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Since joining the Climate & Clean Air Coalition (CCAC) in 2012, Finland has led significant efforts to reduce short-lived climate pollutants (SLCPs) and protect the Arctic, where the rate of warming is more than the global average. Finland advocates strongly for the Arctic, actively addressing the importance of mitigating black carbon emissions during its chairmanship of the Arctic Council between 2017 and 2019. In the CCAC, Finland has been active particularly in the residential initiative, the SNAP initiative and the HFC initiative and has consistently pledged to the CCAC Trust Fund.
Speaking to the 11th High Level Assembly of the CCAC in 2019, the President of Finland, Sauli Niinistö, said “As a partner of the Climate and Clean Air Coalition, Finland is committed to this work on a global scale, because this is not just a regional emergency. If we lose the Arctic, we lose the globe.” In 2017, Finland, along with the other Arctic States, adopted a collective target of reducing black carbon emissions from their 2013 levels by 25-33% by 2025. Finland is dedicated to implementing the Framework for Actions on Enhanced Black Carbon and Methane Emissions Reductions both at the national level, and internationally.
In 2019, the Finnish National Air Pollution Control Programme (NAPCP) was introduced. The NAPCP comprises of actions to implement the emissions reduction commitments of Finland under the National Emissions Ceilings Directive (2016/2284/EU), as well as other actions to improve air quality. The NAPCP introduces measures that aim, among other things, to improve air quality by reducing emissions from small scale wood burning, the largest source of black carbon in Finland. These measures aim to improve guidance aimed at the general public, reduce the harm caused by polluting wood burning stoves and enhance the prevention of smoke hazards. To complement this programme, research is being carried out to develop emission-measurement methods and an emission-based eco-label for wood sauna stoves.
According to Prime Minister Sanna Marin’s Government Programme, Finland will be carbon neutral in 2035 and carbon negative soon after that. The national climate policy planning system, defined in the Climate Change Act from 2015, consists of a Long-term Climate Change Policy Plan, a Medium-term Climate Change Policy Plan and an Adaptation Plan. The planning system operates in parallel with the drafting process of the national Energy and Climate Strategy. SLCP issues are addressed as part of the climate policy, particularly in the Medium-term Climate Change Policy Plan. The Climate Change Act and key plans and strategies are currently under review.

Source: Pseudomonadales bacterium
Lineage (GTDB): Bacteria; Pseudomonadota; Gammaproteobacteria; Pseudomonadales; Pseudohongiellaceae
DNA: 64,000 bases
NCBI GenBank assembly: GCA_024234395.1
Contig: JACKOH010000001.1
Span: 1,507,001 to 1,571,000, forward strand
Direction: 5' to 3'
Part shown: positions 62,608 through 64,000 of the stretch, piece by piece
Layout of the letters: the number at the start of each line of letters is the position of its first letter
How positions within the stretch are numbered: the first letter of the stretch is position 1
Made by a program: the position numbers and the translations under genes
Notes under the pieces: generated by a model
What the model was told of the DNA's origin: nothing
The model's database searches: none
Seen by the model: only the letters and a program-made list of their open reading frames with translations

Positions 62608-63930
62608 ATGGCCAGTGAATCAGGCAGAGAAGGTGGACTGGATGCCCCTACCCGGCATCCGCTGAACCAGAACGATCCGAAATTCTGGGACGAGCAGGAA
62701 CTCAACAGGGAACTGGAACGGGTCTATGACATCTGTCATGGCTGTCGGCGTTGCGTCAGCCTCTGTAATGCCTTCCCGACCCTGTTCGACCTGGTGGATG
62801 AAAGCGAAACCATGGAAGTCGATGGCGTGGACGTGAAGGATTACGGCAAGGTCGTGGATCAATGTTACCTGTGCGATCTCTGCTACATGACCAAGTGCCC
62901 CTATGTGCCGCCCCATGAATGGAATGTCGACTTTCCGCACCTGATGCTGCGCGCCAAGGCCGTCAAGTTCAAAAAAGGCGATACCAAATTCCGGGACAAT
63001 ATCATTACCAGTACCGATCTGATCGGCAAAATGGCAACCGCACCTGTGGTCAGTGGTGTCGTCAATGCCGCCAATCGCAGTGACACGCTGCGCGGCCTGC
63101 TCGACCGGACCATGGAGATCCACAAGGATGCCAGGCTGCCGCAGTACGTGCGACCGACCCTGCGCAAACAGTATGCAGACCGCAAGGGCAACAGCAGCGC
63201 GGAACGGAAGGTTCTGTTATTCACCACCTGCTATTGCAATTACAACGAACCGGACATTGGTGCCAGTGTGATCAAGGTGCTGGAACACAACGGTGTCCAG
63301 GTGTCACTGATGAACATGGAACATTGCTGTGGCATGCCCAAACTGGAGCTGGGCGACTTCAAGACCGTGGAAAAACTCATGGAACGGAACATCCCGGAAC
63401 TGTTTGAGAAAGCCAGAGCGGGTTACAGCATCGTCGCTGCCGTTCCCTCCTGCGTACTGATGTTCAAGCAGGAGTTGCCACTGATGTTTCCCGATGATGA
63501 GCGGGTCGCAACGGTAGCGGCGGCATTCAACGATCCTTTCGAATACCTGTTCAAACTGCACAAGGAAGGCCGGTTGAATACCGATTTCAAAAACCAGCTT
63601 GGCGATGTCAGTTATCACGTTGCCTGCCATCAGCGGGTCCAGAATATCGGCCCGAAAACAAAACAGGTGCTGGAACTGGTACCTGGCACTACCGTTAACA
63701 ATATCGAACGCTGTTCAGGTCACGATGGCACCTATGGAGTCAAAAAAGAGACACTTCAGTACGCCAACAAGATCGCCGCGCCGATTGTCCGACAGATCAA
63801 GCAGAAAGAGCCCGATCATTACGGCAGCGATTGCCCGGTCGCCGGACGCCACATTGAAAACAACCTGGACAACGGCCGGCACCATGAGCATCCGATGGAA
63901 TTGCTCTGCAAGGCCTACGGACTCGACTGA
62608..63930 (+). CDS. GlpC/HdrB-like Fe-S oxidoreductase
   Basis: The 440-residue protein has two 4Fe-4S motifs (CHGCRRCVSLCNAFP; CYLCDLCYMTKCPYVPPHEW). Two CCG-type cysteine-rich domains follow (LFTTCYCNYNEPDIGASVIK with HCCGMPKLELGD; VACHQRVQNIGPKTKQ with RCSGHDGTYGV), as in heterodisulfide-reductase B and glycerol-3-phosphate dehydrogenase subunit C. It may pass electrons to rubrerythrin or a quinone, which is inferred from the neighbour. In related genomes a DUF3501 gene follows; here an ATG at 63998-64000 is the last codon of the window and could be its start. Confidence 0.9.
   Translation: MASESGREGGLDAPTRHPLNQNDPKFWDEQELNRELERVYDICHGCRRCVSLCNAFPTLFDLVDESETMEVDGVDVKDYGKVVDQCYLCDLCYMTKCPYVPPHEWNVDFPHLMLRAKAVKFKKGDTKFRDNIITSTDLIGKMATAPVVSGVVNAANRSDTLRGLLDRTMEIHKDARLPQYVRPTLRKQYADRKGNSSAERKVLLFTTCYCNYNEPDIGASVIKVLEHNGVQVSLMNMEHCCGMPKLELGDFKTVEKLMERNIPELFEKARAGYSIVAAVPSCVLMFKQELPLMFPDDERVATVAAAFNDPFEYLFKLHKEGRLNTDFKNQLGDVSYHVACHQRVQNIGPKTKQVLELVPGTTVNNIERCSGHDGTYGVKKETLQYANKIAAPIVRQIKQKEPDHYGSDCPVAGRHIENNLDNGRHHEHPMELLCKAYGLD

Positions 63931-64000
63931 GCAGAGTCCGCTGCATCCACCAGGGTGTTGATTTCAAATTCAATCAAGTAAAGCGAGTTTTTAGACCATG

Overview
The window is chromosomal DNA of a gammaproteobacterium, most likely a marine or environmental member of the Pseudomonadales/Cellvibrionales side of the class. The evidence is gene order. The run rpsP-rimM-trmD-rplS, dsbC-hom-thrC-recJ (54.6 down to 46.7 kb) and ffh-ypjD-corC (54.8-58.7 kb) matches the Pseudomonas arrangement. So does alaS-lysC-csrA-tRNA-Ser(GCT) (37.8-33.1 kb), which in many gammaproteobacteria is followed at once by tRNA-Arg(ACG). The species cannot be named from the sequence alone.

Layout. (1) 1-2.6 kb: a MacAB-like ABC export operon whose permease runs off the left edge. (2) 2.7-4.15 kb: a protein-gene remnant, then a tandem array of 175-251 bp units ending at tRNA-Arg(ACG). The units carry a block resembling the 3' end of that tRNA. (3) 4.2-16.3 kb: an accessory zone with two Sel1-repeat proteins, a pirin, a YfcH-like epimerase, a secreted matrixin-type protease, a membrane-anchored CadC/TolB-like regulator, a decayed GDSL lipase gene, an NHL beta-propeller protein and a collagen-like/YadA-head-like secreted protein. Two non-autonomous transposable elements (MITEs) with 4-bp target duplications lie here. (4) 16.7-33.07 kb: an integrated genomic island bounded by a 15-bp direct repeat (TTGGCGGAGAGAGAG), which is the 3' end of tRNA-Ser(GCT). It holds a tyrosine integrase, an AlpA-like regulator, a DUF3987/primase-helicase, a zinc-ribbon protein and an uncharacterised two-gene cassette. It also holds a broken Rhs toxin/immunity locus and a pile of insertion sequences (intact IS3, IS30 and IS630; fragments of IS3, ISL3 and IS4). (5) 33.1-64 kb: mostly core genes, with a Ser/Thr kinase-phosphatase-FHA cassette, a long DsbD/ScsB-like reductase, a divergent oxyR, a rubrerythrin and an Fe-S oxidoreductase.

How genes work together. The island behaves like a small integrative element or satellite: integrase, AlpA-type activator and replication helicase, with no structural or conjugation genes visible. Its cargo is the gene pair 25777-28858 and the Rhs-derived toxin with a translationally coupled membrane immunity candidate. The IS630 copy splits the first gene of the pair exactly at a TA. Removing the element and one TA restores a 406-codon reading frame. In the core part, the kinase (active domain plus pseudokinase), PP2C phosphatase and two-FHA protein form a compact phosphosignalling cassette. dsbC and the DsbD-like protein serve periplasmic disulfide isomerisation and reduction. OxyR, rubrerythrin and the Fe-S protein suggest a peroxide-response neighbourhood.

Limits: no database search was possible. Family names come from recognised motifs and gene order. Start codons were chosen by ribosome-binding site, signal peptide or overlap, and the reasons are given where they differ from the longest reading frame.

The Arctic region is warming at a faster rate than the world on average, and as a consequence the ice sheets, glaciers and permafrost are melting. This is not merely a regional challenge, the impacts of the warming and melting Arctic are experienced all over the world as rising sea levels. Actions to reduce emissions of black carbon and methane provide concrete opportunities to mitigate climate change, benefit human health and supplement the necessary global reductions of carbon dioxide. This is our common challenge, and it is our human responsibility to take action.Sauli Niinistö
Transport is Finland’s second largest source of black carbon. The 2017 Medium-term Climate Change Policy Plan aims to reduce greenhouse gas and black carbon emissions from transport with measures such as replacing fossil fuels with renewable and low-emission fuels and power sources, improving energy efficiency of vehicles and other means of transport, and seeking to improve the overall efficiency of the transport system.
At the international level Finland provides multilateral and bilateral aid, with the aim of supporting actionable and scalable solutions that lead to significant emissions reductions of methane and black carbon. The Northern Dimension and Regional Councils, including the Arctic Council and the Barents Euro-Arctic Council, provide forums to take concrete action utilizing multilateral financial instruments such as the Northern Dimension Environmental Partnership and the Arctic Council’s Project Support Instrument (PSI). Through the Energy and Environment Partnership (EEP), Finland has supported technology development and transfer. The EEP Mekong programme has financed biogas production from agricultural and municipal household waste in Thailand and Cambodia, while EEP Africa has funded the manufacture of clean cookstoves. Finland has contributed financial support to the World Bank’s Partnership for Market Readiness (PMR) and Global Gas Flaring Reduction Partnership (GGFR), the Global Environment Facility (GEF), and the Least Developed Countries Fund (LDCF). Finland is also active in the Global Methane Initiative (GMI).
Finland has a high level of expertise in climate change and air pollution mitigation. During its chairmanship of the Artic Council, Finland chaired the Expert Group on Black Carbon and Methane. Finland has acted as a co-lead in the Arctic Monitoring and Assessment Programme’s (AMAP) Short-lived Climate Forcers Expert Group.
Finland supports CCAC projects in developing countries as a donor to the CCAC Trust Fund. Details about Finland's contributions and pledges can be found here. Read below for more highlights of Finland’s work.
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